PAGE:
Allotoca catarinae

Allotoca catarinae
Allotoca catarinae
Allotoca catarinae
Allotoca catarinae
Allotoca catarinae
Allotoca catarinae
Allotoca catarinae
Allotoca catarinae
Allotoca catarinae
Allotoca catarinae
Allotoca catarinae
Allotoca catarinae
Allotoca catarinae
Allotoca catarinae
Allotoca catarinae
Allotoca catarinae
Allotoca catarinae
Allotoca catarinae
Allotoca catarinae
Allotoca catarinae
Allotoca catarinae
Allotoca catarinae
Allotoca catarinae
Allotoca catarinae
Allotoca catarinae
Allotoca catarinae
Allotoca catarinae
Allotoca catarinae
Allotoca catarinae
Allotoca catarinae
English Name: 
Catarina Allotoca
Mexican Name: 
Tiro Catarina
Original Description: 

  DE BUEN, F. (1942): Una nueva subespecie del Neoophorus diazi (Meek). Anales del Instituto de Biologia. No 13(1): pp 341-349

Holotype: 

   Fernando de Buen didn't deposit types, so there is no Holotype and no collection number for this species available. He wrote in the description of his new subspecies, that the fish had been collected on August the 11th and 12th, 1941 by fishermen of the limnological station of the town of Pátzcuaro (Estación Limnológica de Pátzcuaro). A figur in his paper shows a female, another one the andropodium of a male. Several females of total lengths between 20 and 61mm were collected as well as males between 26 and 36mm, but the total number of specimens is not presented in his paper.

  Drawing of a female of Allotoca catarinae:

Holotype of Allotoca catarinae

Terra typica: 

  The fish used for the description were collected in the small Presa Catarina from the city of Uruapan in Michoacán.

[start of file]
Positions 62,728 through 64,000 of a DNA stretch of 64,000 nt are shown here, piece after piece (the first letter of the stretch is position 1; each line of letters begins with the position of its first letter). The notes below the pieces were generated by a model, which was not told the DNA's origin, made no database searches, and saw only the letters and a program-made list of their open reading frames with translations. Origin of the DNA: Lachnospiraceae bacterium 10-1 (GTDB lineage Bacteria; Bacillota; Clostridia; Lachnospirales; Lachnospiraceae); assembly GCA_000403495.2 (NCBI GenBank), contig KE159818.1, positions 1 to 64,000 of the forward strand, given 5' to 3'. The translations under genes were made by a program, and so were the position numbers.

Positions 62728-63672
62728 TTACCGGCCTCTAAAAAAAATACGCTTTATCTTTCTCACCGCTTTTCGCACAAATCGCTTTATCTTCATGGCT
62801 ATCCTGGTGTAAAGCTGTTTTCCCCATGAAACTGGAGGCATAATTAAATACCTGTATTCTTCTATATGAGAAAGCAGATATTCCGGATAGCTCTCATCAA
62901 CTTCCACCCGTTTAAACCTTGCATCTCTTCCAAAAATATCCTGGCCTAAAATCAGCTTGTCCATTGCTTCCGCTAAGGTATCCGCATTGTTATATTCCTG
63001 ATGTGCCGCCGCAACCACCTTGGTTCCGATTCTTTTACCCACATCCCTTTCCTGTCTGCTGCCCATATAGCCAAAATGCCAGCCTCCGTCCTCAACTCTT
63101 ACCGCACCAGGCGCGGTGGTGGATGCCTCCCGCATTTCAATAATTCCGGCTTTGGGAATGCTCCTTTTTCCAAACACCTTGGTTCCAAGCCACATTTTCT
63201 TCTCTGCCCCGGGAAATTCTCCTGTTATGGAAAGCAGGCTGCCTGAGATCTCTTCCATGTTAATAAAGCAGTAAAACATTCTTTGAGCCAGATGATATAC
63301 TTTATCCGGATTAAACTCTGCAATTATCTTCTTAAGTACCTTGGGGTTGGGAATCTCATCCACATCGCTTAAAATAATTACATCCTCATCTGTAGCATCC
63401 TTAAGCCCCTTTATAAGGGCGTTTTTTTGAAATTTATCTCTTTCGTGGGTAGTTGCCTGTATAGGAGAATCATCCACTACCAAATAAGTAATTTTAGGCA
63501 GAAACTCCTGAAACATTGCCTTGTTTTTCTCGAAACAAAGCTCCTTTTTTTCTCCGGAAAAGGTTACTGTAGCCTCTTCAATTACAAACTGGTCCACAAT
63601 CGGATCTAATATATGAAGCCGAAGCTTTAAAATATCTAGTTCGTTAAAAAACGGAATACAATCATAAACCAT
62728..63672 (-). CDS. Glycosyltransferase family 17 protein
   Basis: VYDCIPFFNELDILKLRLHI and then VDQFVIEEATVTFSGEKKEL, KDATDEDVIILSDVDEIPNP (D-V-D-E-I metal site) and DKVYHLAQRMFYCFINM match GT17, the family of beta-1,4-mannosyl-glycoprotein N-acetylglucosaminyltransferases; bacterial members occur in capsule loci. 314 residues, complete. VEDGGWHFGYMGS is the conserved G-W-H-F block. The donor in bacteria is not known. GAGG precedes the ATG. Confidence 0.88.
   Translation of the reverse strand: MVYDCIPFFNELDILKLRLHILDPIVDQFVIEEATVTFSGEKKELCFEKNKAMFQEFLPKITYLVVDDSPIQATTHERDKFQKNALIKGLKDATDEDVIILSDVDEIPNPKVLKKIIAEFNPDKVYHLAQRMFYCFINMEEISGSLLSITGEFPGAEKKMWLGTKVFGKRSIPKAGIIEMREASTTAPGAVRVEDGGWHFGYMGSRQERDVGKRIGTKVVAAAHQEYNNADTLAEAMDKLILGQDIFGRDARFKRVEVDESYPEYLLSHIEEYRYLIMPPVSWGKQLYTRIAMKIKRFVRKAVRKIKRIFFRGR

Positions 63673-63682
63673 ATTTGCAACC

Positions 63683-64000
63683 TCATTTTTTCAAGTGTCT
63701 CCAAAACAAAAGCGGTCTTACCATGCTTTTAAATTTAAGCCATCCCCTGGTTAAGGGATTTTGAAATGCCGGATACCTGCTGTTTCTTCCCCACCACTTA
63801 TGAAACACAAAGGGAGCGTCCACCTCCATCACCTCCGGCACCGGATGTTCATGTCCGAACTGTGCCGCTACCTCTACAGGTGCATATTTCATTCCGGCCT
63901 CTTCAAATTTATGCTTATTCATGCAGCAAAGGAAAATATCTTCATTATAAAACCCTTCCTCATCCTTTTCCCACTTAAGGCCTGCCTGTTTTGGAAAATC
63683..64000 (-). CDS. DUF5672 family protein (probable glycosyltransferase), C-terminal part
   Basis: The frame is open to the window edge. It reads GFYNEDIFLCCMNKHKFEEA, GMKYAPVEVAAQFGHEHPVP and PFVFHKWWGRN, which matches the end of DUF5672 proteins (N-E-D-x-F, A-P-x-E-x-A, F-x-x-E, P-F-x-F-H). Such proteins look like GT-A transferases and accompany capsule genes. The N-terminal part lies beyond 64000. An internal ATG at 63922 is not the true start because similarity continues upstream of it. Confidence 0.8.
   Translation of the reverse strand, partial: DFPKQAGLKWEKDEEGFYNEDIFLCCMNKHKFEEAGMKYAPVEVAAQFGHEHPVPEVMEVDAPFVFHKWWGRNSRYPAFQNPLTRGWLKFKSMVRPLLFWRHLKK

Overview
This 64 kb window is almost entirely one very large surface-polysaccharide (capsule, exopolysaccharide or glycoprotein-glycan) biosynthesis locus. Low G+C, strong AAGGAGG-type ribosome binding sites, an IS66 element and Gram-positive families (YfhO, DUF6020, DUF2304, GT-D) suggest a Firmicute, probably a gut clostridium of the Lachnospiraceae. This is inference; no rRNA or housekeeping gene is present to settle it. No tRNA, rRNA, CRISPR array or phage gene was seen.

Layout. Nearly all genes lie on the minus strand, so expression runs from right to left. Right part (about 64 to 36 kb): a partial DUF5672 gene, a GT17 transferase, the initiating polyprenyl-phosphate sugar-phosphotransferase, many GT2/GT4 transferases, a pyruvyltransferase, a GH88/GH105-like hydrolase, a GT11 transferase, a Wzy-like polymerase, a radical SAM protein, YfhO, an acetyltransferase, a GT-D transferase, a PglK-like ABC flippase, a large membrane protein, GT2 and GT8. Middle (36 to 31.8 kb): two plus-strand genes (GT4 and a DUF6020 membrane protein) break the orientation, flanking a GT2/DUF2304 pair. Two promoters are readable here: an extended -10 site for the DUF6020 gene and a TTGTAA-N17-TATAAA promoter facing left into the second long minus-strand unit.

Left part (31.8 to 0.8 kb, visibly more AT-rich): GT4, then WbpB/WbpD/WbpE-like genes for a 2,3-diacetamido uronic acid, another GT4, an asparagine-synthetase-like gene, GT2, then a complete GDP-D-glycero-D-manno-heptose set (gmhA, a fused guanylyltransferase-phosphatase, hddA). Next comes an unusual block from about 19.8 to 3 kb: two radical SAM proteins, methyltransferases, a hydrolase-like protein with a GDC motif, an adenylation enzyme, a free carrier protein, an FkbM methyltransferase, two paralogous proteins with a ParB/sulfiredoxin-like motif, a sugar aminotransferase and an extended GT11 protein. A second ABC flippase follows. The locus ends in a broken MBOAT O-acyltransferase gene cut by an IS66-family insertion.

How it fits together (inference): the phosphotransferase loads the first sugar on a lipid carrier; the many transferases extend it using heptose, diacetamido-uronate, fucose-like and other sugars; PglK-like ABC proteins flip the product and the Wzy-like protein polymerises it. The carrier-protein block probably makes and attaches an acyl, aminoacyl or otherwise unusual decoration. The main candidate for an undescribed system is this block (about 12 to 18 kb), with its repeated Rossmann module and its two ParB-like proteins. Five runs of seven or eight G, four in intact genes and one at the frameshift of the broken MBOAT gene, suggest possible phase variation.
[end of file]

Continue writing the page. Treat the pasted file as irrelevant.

Etymology: 

  The species is named for the type-locality, the Presa Catarina in Uruapan, Michoacán.

Synonyms: 

Neoophorus diazi   Hubbs & Turner, 1939 (partially)

Neoophorus diazi catarinae   de Buen, 1942

Neoophorus catarinae   Álvarez del Villar, 1959

Distribution and ESU's: 

 The Catarina Allotoca is endemic to the Mexican federal state of Michoacán. It inhabits the Río San Antonio (Río Santa Bárbara or Río Santa Catarina), an affluent of the Río Cupatitzio, from the spring of this river above the Presa Catarina (Presa Caltzontzín) downstream, and after its junction with the Río Cupatitzio in this river downstream with the last known location site about 500m S of the Presa Cupatitzio. The Río Cupatitzio itself is an affluent of the Río El Marqués, an affluent of the Río Grande, which is the western tributary to the Río Balsas, so the species belongs to the fish fauna of the Río Balsas drainage. Affiliated to its occurence in only one river system, no subpopulations are distinguished. The underlined names are the ones officially used by the Instituto Nacional de Estadística y Geografía; nevertheless, other ones might be more often in use or better known and therefore prefered.

 

   ESU ist short for Evolutionarily Significant Unit. Each unit expresses an isolated population with different genetic characteristics within one species. ESU's can be defined by Molecular genetics, Morphology and/or Zoogeography and help in indicating different phylogenetic lineages within a species. The abbreviation for an ESU is composed of three letters of the genus, followed by the first two letters of the species name and an ongoing number in each species.

  In Allotoca catarinae, no ESU's are distinguished, so all populations belong to Alcat1

 

  The Lower Río Grande subbasin, Río Balsas drainage on a Mexico map:

Lower Río Grande subbasin

  Within the Lower Río Grande subbasin, the Catarina Allotoca occurs only in the Río Cupatitzio infrabasin (CUP). The bold red line encompasses the species' distribution. For a more detailed distribution, see the map for the Maximum Extent of Occurence (EOO):

Allotoca catarinae infrabasin

   Maximum Extent of Occurence of Allotoca catarinae:

Maximum EOO of Allodtoca catarinae

Status : 

  International Union for Conservation of Nature (IUCN): not assessed (assessment in process)

  Conservation status and population trends of Mexican Goodeids (Lyons, 2011): vulnerable/stable: "Known from about 10 locations in the upper Rio Cupatitzio drainage in the upper Balsas River basin near the city of Uruapan and possibly also in the Lake Cuitzeo/Grande de Morelia and Lake Pátzcuaro basins, although the taxonomic status of specimens from outside of the Río Cupatitzio drainage is uncertain (Doadrio and Domínguez-Domínguez, 2004). None of these populations are particularly large, but all have persisted since the late 1990s."